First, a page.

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Favorites from the Archives: Holly Lisle – Talyn

November 14, 2012

So this week got unexpectedly busy, with the upshot that last weekend was spent alternately frantically working and nursing a cold, instead of relaxing and reading and writing blog posts for this week. Instead I’m going to re-post some older reviews from my archives. I’m picking books that I loved, but that aren’t as well known as I think they should be.

32. Talyn by Holly Lisle (2005)
A Novel of the Korre, Book 1

Read my review of the sequel, Hawkspar

Length: 576 pages
Genre: Fantasy

Started: 11 March 2008
Finished: 14 March 2008
The original post is here.

Summary: Talyn is a Shielder, a soldier dedicated to protecting her people against magical attacks. The Tonks have been at war with the Eastils for over three hundred years, with each side taking heavy losses, but still holding fast to a code of honor that has become a way of life as well as a way of war. When an unwelcome peace is forced upon them by outsiders, Talyn and her people find their way of life dissolving; a military no longer needed, her formerly fiercely nationalistic society succumbing to outside influence. Talyn in particular finds herself drawn to one of the peacekeepers, despite knowing that her family will never accept him, and knowing deep down that she can never truly trust him. When the peacekeepers turn out to be worse than the war, Talyn must join with her former enemies to save her people, her way of life… and herself.

Review: Wow. I’d never heard of this author before (I received this book through LibraryThing’s Secret Santa program), and I realize now that I’d been missing out. Glancing through some of the other reviews, I figured it was going to be pretty good, but I was not expecting anything like this book. Absorbing, compelling, intensely dark yet not without humor and hope, complex, brutally honest, imaginative, and well-written. It’s definitely not like most fantasy I’ve read – it’s a well-structured military fantasy stand-alone; dense, certainly, but complex and complete. It also doesn’t contain even the faintest whiff of the pigboy parable, which always makes for a nice change. Talyn is a real, recognizeable person – a bit stronger, tougher, and more honorable than most people out there, but with enough flaws, quirks, and weaknesses that she still feels human, which makes her voice ring out all the clearer. The writing is good if not particularly stand-out in most parts; it does a good job of conveying a wide variety of both actions and emotions without getting overwrought. The only minor quibbles I can find with this book are that it’s a little hard to get into right away – the beginning seems more concerned with setting the scene than with really introducing Talyn, which keeps the reader at arm’s distance for a while. I also wish it had been broken up into parts (I could imagine them being called War, Peace, Resistance, or something like that) – there’s enough to the story, and the plot takes enough major turns, that part of me wanted just a little more delineation. That’s pretty minor, though – this book is good enough to suck you into the story and not let you out again until the end, chapter breaks or no. 5 out of 5 stars.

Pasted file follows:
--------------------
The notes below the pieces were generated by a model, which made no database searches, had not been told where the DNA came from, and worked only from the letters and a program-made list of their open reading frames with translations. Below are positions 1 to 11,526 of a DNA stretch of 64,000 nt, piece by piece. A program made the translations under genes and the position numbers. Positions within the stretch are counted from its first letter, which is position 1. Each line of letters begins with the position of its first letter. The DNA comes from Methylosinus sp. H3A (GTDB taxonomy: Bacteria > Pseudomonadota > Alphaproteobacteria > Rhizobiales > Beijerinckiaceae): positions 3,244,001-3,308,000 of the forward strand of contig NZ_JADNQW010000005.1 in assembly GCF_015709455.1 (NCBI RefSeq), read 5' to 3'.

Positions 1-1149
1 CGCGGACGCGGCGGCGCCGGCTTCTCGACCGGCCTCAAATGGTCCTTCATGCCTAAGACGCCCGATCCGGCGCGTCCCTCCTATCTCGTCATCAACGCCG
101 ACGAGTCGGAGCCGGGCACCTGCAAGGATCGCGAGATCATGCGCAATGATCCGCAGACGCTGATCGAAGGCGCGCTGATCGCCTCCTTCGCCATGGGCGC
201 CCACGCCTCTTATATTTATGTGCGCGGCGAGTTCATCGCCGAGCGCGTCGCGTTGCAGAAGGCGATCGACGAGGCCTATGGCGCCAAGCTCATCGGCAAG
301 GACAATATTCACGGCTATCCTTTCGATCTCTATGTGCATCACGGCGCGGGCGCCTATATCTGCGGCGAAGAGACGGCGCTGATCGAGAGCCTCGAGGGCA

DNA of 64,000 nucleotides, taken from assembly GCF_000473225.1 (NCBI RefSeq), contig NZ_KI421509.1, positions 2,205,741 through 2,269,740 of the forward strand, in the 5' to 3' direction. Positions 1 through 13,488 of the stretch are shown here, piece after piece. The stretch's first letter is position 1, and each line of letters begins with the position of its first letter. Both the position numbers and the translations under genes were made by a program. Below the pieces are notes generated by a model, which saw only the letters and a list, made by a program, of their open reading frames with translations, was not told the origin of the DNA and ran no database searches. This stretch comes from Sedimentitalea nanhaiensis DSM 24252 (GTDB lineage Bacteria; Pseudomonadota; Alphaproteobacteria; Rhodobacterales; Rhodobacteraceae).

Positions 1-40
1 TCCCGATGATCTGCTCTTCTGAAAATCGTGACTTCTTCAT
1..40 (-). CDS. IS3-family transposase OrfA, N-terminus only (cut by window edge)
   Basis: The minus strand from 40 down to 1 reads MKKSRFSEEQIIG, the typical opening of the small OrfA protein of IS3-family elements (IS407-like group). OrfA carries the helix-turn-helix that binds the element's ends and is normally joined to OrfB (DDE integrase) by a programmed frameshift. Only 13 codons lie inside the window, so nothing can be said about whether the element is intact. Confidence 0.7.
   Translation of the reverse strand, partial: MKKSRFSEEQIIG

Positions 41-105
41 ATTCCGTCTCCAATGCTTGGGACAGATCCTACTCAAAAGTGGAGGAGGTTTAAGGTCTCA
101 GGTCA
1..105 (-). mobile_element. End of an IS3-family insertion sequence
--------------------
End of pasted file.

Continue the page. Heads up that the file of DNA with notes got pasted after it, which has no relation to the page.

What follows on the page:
Recommendation: Not your typical slightly fluffy swords-and-sorcery fantasy novel, and it comes out the better for it. Holly Lisle definitely goes on my list of authors to look out for in the future. Highly recommended.

This Review on LibraryThing | This Book on LibraryThing | This Book on Amazon

Other Reviews: A Chain of Letters, Melody’s Reading Corner
Have you reviewed this book? Leave a comment with the link and I’ll add it in.

First Line: Pada and I stepped out of the Shields Building at twenty past the Dog on the last day of Madrigas to find shreds of the moon peering out from behind scattered clouds offering the only light on the dock.

Vocab:

  • p. 22: “And he was staring at the little dish of copper solder pallions and the flux and the soldering irons heating in our work fire as if he were trapped in the midst of a nest of snakes.” – soldering chip.
  • p. 63: ““Nice flex in the pastern, good solid rump, hocks and fetlocks well put together.”” – the part of the foot of a horse, cow, etc., between the fetlock and the hoof.
  • p. 123: ““And a jewel-hilted dagger – cabochon rubies and inlaid onyx in fine silver, I believe – that Aaral had you do for his mistress.”” – a precious stone of convex hemispherical or oval form, polished but not cut into facets.
  • p. 277: “Some of the piers held massive fixed gantries that supported heavy cranes.” – any of various spanning frameworks, as a bridgelike portion of certain cranes.
  • p. 398: ““You’re brevetted first sergeant of this company, Kaadnedda.”” – a commission promoting a military officer to a higher rank without increase of pay and with limited exercise of the higher rank, often granted as an honor immediately before retirement.

© 2012 Fyrefly’s Book Blog. All Rights Reserved. If you’re reading this on a site other than Fyrefly’s Book Blog or its RSS feed, be aware that this post has been stolen and is being used without permission.

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